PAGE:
Instagram Reels engagement is falling. It’s time to try YouTube Shorts
A leaked report shows just how concerned Meta is about falling engagement for Instagram Reels.
“Instagram users cumulatively are spending 17.6 million hours a day watching Reels, less than one-tenth of the 197.8 million hours TikTok users spend each day on that platform,” according to a Wall Street Journal piece based on a leaked Meta document titled ‘Creators x Reels State of the Union 2022.’
According to that report, Reels engagement fell 13.6% over the four weeks prior to the August study.
Just 20.7% of the 11 million US Instagram creators are using Reels, and about 30% of all Reels videos were created on another platform and posted with a branded watermark from TikTok, even though these videos are automatically downranked by Instagram’s recommendation algorithm.
Is it time to try YouTube Shorts?
While TikTok is still the leader, a growing number of creators are finding success on YouTube Shorts.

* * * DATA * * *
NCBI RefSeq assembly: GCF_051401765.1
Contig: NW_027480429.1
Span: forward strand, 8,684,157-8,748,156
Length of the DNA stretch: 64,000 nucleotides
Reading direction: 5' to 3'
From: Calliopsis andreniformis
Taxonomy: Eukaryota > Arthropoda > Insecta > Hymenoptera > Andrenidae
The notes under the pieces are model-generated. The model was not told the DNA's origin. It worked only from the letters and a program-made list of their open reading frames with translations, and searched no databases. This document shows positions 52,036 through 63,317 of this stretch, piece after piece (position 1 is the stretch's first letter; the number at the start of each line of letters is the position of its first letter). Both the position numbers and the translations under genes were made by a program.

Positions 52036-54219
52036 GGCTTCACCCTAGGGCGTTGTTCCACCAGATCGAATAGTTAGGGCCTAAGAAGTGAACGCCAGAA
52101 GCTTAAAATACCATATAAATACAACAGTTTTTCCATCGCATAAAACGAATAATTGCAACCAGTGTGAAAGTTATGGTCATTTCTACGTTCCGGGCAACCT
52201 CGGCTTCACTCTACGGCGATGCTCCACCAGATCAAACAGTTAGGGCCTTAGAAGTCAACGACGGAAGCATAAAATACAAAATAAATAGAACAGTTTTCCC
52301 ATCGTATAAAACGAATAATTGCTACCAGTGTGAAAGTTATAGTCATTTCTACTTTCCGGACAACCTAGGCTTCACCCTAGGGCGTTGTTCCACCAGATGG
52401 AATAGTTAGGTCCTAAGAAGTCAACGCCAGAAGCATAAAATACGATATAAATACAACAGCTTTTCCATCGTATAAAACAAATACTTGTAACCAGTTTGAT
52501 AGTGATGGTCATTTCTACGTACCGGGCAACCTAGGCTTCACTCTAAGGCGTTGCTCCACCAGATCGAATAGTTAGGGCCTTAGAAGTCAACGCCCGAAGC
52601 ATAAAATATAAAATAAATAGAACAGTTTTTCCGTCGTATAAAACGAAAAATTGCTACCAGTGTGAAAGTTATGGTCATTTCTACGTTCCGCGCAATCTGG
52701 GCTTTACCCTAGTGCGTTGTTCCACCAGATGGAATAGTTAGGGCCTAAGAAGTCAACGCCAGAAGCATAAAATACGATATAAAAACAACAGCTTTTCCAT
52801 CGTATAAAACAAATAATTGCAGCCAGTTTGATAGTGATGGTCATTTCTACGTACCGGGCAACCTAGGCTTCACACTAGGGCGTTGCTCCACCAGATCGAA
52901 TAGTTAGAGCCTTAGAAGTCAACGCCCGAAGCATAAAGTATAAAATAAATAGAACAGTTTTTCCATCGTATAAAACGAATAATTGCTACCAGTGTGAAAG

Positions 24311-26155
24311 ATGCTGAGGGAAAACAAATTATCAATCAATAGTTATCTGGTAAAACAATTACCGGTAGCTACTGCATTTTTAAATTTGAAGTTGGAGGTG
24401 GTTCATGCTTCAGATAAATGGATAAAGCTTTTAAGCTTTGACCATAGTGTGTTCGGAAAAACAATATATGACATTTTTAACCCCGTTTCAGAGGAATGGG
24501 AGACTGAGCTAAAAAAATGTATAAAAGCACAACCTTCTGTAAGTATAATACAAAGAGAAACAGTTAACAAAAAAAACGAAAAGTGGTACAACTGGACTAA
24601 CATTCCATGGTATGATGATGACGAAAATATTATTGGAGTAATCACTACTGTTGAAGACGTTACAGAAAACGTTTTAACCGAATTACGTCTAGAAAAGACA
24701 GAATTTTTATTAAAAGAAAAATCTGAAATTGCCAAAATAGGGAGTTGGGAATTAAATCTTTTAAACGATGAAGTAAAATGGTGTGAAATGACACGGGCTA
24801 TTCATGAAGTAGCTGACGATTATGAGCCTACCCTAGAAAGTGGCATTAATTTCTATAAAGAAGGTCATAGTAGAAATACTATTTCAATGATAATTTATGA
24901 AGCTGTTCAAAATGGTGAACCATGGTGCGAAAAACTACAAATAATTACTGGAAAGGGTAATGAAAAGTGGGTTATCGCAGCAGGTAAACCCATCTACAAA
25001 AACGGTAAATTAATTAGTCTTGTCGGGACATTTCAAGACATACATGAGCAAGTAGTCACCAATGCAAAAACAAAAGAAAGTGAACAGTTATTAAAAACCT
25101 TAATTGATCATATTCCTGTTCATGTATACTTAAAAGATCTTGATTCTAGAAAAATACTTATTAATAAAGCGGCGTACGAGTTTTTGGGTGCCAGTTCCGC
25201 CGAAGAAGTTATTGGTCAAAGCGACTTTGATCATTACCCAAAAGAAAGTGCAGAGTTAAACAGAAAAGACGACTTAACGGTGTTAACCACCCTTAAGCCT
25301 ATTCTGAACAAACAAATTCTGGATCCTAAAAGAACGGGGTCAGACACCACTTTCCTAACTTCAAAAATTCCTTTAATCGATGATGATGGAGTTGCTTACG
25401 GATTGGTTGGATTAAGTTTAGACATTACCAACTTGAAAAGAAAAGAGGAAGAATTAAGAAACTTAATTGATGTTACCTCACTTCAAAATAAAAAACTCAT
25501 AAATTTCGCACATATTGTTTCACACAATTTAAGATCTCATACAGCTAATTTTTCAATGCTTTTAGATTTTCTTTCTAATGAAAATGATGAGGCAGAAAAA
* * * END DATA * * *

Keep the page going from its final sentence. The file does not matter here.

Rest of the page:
‘75% of YouTube’s 2 billion users already watch Shorts, and musicians with long-form videos on YouTube report a bump in engagement for all their YouTube content after using Shorts.
This week YouTube addewd another major reason to try Shorts – an easy path to monetization that Reels and TikTok do not offer
Shorts creators can join the YouTube Partner Program after 10 million views on the platform over the last 90 days. YouTube’s existing Partner Program requires a minimum of 1,000 subscribers and 4,000 viewing hours in the last year.
Whichever method they use to qualify as Partners, they will now earn 45% of ad revenue from their Shorts.
To support newer creators, YouTube is also planning a new Partner level with lower requirements to offer earlier access to Fan Funding features like Super Thanks, Super Chat, Super Stickers and Channel Memberships.
Bruce Houghton is Founder and Editor of Hypebot and MusicThinkTank and serves as a Senior Advisor to Bandsintown which acquired both publications in 2019. He is the Founder and President of the Skyline Artists Agency and a professor for the Berklee College Of Music.